Note: Option I is required for the following emphasis areas: Moderate/Severe Disabilities students are required to take SPED 898 and an oral defense of thesis, unless advised to select a different plan; Early Childhood Special Education students and Mild/Moderate Disabilities students who are advised to select Option I must complete SPED 881 as a prerequisite.

 

Certificate in the Autism Spectrum

This graduate level certificate is designed to prepare highly qualified professionals to meet the unique educational needs of learners with autism spectrum disorders in diverse settings. Through participation in coursework that includes embedded field experiences, students will acquire working knowledge of current training models, strategies and philosophies to guide them in working with individuals on the autism spectrum at the early childhood, elementary and secondary/transition level. Graduate students enrolled in the Master of Arts and/or Education Specialist Credential in Special Education may have the option of pursuing the degree, credential and certificate concurrently without adding additional requirements. Students possessing a M.A. or M.S. degree in special education or a related field may complete the certificate program, including prerequisites, as a post-master’s degree program.

 

Admission to the Program

The specific requirements and procedures for acceptance to the autism spectrum graduate certificate program are as follows:

  • Students must meet the standards required for candidates for a master’s degree program in special education or provide evidence of advanced graduate training (master’s degree) in special education or a related field.
  • Students who wish to concurrently pursue the certificate, the Master of Arts in special education and the Education Specialist credential must complete all preliminary credential coursework
  • Students who wish to apply to SF State for the certificate only will apply to the University through CSU Mentor
  • Complete a Department of Special Education application
  • Interview with program faculty upon request

 

Completion of the Program

The student must maintain a minimum of 3.0 GPA in order to continue in and complete the program.

 

Written English Proficiency Requirement

Students must meet the English proficiency requirement by demonstrating competence through a written examination during the first semester of enrollment and the completion of a written paper.

 

Autism Spectrum, Certificate — 12 units

 

Certificate in Early Childhood Special Education

This certificate program is intended for practitioners in human services fields, such as nursing, psychology, physical and occupational therapy, social work, speech and language therapy, who do not possess a California Education Specialist Credential. See also Education Specialist Credentials. Course substitutions may be considered by advisement for students who wish to pursue extended specialized coursework in areas such as family services, infant intervention or preschool intervention.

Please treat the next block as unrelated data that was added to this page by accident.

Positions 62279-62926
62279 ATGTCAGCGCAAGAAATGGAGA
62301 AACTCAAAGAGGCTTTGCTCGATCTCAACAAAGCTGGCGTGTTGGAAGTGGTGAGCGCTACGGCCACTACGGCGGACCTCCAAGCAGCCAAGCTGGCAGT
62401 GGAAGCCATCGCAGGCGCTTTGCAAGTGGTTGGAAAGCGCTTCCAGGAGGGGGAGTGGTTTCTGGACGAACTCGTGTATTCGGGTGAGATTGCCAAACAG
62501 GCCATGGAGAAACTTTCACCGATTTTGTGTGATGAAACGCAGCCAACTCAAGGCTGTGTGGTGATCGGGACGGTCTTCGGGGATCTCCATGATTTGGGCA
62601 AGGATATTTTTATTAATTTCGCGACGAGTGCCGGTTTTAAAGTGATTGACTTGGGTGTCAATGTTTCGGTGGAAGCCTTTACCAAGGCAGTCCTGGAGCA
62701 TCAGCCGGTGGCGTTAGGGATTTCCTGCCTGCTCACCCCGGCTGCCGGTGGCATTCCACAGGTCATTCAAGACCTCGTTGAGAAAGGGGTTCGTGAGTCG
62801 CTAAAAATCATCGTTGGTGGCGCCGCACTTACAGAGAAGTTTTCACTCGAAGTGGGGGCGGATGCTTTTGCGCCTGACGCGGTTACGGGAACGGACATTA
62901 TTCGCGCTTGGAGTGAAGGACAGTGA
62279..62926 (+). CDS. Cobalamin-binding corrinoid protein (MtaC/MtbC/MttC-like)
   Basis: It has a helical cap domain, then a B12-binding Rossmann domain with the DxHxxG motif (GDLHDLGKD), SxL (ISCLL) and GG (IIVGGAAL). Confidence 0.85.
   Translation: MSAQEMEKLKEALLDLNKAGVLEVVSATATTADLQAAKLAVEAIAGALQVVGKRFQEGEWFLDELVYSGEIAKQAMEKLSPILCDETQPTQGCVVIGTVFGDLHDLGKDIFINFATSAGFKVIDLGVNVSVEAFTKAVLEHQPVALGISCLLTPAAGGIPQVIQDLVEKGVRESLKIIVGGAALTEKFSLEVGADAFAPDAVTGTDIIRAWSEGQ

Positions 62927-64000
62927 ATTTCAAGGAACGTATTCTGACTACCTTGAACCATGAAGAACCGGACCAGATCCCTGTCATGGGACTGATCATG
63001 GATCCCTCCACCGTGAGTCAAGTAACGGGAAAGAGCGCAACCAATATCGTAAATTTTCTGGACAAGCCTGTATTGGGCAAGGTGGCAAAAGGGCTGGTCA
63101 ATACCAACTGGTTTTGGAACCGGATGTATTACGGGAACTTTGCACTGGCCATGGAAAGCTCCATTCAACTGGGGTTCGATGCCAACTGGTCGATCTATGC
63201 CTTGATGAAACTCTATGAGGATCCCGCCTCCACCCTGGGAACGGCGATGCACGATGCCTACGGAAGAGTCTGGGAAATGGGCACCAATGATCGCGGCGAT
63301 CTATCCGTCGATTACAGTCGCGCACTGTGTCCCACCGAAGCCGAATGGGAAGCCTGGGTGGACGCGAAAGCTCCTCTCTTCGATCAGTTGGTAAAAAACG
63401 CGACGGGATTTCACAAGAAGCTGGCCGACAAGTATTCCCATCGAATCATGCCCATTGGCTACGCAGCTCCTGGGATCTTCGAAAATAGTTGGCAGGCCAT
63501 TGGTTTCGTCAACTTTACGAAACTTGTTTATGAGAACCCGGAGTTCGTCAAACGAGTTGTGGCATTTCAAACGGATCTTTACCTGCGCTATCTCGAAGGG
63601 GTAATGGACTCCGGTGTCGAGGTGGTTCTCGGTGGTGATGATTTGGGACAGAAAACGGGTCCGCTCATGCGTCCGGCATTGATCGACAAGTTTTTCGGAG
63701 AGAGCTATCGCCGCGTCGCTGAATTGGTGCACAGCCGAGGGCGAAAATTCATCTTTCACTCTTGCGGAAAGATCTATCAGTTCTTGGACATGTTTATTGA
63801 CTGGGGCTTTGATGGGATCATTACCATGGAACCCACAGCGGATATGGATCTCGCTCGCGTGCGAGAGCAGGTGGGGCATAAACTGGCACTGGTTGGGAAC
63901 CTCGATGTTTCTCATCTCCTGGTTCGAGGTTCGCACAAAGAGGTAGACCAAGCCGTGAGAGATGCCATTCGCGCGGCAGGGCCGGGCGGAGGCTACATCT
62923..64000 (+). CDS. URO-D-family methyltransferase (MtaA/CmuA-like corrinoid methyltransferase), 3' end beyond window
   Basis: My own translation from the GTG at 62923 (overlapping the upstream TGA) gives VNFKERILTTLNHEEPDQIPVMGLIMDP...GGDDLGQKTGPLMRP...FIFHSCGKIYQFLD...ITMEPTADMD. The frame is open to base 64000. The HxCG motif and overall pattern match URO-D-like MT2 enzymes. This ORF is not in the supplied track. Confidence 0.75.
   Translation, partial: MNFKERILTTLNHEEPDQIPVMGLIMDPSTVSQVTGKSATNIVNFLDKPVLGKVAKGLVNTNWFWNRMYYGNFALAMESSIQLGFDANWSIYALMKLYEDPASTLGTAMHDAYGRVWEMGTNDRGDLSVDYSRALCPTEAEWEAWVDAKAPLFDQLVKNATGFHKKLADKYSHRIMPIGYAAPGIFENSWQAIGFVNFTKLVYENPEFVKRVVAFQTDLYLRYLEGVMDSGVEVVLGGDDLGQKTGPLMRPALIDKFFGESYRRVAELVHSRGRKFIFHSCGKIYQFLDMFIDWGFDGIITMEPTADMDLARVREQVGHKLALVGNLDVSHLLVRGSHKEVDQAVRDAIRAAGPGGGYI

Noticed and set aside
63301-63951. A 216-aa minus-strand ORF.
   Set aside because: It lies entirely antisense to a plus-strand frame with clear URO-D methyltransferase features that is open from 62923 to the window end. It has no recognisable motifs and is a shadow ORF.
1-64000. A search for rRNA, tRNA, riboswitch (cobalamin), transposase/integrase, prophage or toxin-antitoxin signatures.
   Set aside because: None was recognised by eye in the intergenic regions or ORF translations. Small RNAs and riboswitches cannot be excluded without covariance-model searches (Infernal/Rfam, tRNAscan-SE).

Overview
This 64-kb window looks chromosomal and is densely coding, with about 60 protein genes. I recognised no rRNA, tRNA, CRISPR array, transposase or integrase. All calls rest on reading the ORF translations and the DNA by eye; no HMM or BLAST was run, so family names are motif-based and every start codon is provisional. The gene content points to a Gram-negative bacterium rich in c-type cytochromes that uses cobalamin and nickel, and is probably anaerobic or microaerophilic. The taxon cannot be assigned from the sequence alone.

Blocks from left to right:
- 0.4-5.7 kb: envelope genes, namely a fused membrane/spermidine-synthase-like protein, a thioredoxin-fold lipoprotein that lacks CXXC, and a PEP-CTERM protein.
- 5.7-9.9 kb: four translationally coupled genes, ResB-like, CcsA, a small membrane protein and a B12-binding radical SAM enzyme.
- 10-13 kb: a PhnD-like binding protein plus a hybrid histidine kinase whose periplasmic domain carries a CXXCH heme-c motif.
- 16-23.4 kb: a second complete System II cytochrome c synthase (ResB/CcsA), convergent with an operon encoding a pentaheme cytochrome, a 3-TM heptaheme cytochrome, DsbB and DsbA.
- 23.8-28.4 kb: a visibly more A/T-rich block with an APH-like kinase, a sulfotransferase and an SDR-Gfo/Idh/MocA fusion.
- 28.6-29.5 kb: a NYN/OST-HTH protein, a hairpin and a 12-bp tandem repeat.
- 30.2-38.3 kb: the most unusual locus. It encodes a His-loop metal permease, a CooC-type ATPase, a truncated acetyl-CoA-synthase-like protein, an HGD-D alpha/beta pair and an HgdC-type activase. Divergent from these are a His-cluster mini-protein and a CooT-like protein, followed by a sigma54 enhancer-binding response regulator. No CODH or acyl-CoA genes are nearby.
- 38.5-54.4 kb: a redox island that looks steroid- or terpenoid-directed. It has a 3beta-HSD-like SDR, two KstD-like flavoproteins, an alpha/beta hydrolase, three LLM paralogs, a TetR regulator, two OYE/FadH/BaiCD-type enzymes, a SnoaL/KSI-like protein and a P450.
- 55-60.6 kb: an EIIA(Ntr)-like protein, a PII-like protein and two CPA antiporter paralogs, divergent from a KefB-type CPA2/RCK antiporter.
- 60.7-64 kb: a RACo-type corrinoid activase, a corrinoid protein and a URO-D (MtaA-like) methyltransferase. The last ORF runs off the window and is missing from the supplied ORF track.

Admission to the Program

To be admitted students must meet the standards required for candidates for a master’s degree program in Special Education. To apply students must hold a 3.0 minimum grade point average and submit two letters of recommendation, transcripts of all college or university level training, and a position statement documenting interest in this certificate, and a resume. An area of emphasis is declared at the time of application.

 

Completion of the Program

  • The student must maintain a minimum of 3.0 GPA in order to continue in and complete the program.
  • An application for the internship is required by February 28 for fall semester enrollment and by September 28 for spring semester enrollment.

 

Written English Proficiency Requirement

Students must meet the English proficiency requirement by demonstrating competency on a written paper or examination.

 

Early Childhood Special Education, Certificate — 12 units

 

Certificate in Guide Dog Mobility

The graduate certificate program is a collaborative effort between the Department of Special Education at San Francisco State University and Guide Dogs for the Blind, Inc. in San Rafael, California. The program prepares professionals to serve as guide dog mobility instructors for the blind and visually impaired. Instructors train specially bred dogs to serve as dog guides and provide specialized instruction to people who have visual impairments in their travel with a dog guide. Placement with Guide Dogs for the Blind, Inc. is limited. Check with department for admission cycles. Department of Special Education, 415-338-1161, www.sfsu.edu/~spedcd, or spedcd@sfsu.edu

 

Admission Requirements

  • Bachelor’s degree, in any area from an accredited university
  • Minimum Grade Point Average of 3.0
  • Application for Graduate Admission to SF State
  • Application for Program Admission to Department of Special Education

 

Written English Proficiency Requirements

Entry Level: See Level One written English proficiency requirement for graduate admission in Special Education. Exit Level: Written Comprehensive Examination administered by program, in conjunction with SPED 831, Internship

 

Guide Dog Mobility, Certificate — 25 units